Top tips for negotiating your entry into an outsourced supplier relationship

By Allan Watton on

Open-DoorThe biggest risk in a new service delivery partnership

Without exception, the single largest key challenge in moving into a new strategic partnering arrangement with a service provider is a lack of clarity and quantification over both parties’ expectations and outcomes from the relationship. In other words, being clear about ‘what good looks like’ for the outcomes you want to achieve.

Whether it is a large IT project that does not achieve its fitness for purpose, or the outsourcing of business processes that are not achieving their business outcomes (for either party), more than half of these strategic relationships fail because of misaligned expectations.

Our experience in the hundreds of problematic service delivery relationships which we have been asked to realign, evidences that when moving into a new strategic service delivery relationship, the degree to which you are able to quantify your expectations, objectives and outcomes between you and your service provider will be directly reflected in the speed, cost-effectiveness and innovation in both parties achieving their expectations from the relationship.

But there is another advantage of having this clarity. At the early stages of a relationship, in particular during the procurement process, your potential strategic partners are looking for something very specific: to know if they are dealing with an Intelligent Client (IC).

Strategic service partners know the ‘intelligent client’ will be able to clearly articulate what they want, quantify the benefits they expect, and have a clear vision on smart KPIs and other relevant performance management processes by which the partner will be measured. A strategic service partner working with an ‘intelligent client’ knows they will have a much easier time in delivering to that client’s expectations.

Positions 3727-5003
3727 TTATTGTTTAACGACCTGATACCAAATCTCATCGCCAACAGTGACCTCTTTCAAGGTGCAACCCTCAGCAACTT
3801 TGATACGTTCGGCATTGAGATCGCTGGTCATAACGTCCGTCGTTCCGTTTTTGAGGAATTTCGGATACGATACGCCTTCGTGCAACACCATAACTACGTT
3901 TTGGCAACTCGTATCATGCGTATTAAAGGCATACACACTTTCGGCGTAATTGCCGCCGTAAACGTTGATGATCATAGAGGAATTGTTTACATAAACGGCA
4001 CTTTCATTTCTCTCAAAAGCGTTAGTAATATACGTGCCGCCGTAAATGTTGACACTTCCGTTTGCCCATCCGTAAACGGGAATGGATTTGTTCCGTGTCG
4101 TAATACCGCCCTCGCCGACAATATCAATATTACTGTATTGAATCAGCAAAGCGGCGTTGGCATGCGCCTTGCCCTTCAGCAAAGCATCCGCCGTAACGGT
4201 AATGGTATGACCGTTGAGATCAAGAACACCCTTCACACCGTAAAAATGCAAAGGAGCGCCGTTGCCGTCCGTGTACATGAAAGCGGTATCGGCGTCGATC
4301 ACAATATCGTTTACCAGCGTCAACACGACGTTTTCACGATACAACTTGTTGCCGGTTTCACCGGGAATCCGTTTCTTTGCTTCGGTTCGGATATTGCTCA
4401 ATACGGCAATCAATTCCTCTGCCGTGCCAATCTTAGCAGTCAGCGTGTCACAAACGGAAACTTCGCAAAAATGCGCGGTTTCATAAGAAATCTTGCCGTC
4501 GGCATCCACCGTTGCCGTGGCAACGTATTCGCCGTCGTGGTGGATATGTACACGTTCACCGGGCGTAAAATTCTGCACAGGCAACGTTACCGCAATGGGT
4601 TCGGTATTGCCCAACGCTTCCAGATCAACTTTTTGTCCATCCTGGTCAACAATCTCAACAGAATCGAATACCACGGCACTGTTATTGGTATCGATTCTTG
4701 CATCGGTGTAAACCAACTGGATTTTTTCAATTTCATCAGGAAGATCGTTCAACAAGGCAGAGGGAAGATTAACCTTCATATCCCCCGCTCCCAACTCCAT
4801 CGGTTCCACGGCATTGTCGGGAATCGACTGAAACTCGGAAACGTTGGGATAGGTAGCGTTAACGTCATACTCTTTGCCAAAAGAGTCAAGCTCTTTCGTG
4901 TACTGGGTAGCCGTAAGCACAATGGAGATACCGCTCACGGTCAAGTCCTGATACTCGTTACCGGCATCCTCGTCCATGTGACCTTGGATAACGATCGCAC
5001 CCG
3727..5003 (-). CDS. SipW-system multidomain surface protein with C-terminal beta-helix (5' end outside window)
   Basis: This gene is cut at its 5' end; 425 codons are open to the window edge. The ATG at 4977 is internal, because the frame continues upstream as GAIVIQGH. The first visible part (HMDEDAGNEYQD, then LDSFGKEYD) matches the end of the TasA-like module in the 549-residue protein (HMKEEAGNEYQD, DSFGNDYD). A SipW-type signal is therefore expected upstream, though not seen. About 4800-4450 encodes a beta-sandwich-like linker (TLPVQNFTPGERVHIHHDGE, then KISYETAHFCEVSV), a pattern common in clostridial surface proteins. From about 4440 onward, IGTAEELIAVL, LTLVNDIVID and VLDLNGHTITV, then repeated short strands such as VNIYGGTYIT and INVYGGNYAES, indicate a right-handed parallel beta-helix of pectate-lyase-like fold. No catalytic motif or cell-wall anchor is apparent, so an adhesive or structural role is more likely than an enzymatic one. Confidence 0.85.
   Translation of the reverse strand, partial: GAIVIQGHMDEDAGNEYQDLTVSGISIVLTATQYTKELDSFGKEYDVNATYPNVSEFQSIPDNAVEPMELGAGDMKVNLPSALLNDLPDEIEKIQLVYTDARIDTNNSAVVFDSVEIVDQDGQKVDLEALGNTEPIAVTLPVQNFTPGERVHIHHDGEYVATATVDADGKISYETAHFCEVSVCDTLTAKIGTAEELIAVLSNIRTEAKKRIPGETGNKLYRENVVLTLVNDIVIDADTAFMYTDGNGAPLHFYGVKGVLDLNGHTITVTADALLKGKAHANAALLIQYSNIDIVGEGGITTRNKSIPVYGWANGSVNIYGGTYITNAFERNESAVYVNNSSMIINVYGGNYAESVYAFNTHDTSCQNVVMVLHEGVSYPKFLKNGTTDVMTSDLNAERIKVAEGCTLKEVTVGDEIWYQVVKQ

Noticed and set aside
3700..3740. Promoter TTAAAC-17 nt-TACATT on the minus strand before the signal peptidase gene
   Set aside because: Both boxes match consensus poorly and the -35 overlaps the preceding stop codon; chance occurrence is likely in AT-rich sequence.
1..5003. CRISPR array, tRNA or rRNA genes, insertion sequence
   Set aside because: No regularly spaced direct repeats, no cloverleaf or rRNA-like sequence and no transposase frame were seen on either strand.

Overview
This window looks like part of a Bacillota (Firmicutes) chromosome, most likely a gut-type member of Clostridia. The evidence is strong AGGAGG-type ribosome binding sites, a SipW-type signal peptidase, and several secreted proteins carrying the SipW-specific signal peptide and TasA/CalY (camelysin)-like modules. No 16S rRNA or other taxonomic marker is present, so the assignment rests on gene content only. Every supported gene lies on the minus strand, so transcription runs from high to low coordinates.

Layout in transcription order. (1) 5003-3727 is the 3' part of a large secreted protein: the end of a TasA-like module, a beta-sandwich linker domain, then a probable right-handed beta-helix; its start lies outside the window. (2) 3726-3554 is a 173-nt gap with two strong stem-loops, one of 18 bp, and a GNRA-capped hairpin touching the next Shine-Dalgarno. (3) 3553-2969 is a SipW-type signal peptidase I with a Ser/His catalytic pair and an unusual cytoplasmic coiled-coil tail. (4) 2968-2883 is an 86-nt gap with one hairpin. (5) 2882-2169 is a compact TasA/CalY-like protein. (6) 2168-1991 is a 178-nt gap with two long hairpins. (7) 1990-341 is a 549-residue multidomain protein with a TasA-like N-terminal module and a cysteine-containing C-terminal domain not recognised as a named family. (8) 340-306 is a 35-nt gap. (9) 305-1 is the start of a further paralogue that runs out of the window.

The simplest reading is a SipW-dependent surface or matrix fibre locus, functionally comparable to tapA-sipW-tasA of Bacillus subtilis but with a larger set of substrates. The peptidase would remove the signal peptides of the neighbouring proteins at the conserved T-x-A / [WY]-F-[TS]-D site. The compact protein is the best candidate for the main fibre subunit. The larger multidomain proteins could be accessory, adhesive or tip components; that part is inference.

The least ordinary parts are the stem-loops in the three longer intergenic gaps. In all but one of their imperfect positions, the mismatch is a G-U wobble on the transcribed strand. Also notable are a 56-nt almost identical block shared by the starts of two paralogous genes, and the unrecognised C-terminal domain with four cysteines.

Likewise, partners who are willing to be accountable for their service delivery, know that if they perform well for their client, they will be able to widen their remit to provide even better value across more services over and above their original contractual relationship, because the client will have evidence of the provider (and themselves) driving maximum value for money during the course of the relationship.

Negotiation strategy

So what does all of this have to do with negotiating your way into a new outsourced relationship?

As a potential client of a strategic partner, put yourself in their position. What type of client would you rather deal with: one that is unclear about their expectations and putting the load onto the strategic partner to somehow work it out? Or a client that can quantify exactly what its expectations are, what type of innovations they have been thinking about and how they will specifically measure success?

As a strategic partner, which of the above two clients do you think is the lowest risk to deal with (on the basis you have confidence to be held accountable for the quality of service delivery)? And, as a potential provider, how hard would you negotiate the contract and what amount of financial risk premium would you put into the pricing of your services if a client is unclear about its expectations and how they intend to measure success, versus a client that is very clear and understands exactly what evidence is needed to prove the relationship is delivering maximum value?

Your greatest strategy in negotiating a contract for a strategic partnership is being clear about your expectations and how you will measure your expectations in evidencing value for money. Highly competent service providers relish intelligent clients. Providers would say that they don’t get many of them, but, from their perspective a ‘tough but fair’ nature makes them a dream to deal with.

Alternative methods of negotiation

If you aren’t clear about your expectations, you might think of yourself as a master negotiator who can beat potential service providers into submission because they are desperate to win your business, so they will sign up to anything you ask. Perhaps you believe outsourced providers tremble at the sound of your name or the sight of you striding into the boardroom? Maybe you pride yourself at how much you saved your organisation this year, thanks to your way with words and ability to read your enemy to extract every last penny out of the ‘deal’ with them?